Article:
This article will guide you on what to do when getting poor or no signal on a wireless router due to physical obstructions and interference.
Low or poor wireless signal is mainly caused by the following major factors:
Wireless networks are susceptible to obstructions that may lead to low signal connection. Often, the signal gets reflected, refracted or absorbed by the obstruction.
Common obstructions are:
- Metal objects
- Thick walls and ceilings
If you have any of these objects between your wireless adapter and access point/router, consider relocating your access point/router somewhere high or in an elevated area to get around the obstruction.
|Wireless Technology||Wireless Range|
|SRX and/or SRX400||3x than Wireless-G|
|SRX200||2x than Wireless-G|
|Wireless-A (802.11a)||25-75 feet|
|Wireless-N||4x than Wireless-G|
Neighboring wireless networks or any appliance that operates on the same frequency as your wireless device (e.g. 2.4 GHz) may cause interference affecting your wireless connection and signal.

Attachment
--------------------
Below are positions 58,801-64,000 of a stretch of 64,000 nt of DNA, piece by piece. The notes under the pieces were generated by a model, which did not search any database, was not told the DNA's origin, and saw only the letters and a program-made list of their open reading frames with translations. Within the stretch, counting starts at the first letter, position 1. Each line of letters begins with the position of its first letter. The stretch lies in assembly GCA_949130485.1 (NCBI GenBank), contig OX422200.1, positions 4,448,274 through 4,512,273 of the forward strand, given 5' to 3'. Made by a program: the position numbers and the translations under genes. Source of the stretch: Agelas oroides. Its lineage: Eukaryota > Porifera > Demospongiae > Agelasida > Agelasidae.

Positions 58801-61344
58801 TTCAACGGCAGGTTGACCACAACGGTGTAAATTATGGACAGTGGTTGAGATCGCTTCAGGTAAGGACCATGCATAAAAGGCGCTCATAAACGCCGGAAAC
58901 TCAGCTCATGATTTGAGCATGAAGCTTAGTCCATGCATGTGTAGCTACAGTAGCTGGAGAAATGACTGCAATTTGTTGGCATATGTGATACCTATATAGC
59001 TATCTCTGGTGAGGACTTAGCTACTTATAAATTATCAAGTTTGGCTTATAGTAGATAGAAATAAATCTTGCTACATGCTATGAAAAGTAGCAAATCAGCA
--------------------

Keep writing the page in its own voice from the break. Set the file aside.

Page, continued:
Common sources of interference are:
- Neighboring wireless networks
- Microwave ovens
- 2.4 GHz cordless telephones
- Bluetooth devices
- Wireless baby monitors
To resolve this, change the wireless channel on your access point/router.
NOTE: In the U.S., the preferred wireless channels to use are 1, 6 and 11 since they’re considered non-overlapping channels.
QUICK TIP: For wireless-n dual band-routers, it is best to use 20 MHz when in a 2.4 GHz or 5 Ghz populated area to avoid wireless interference. For less crowded networks, you can use 40 MHz on a 5 GHz to your advantage. If you're unsure, you may leave channel width at Auto. This will automatically adjust the settings to 20 or 40 MHz, depending on which best fits your network.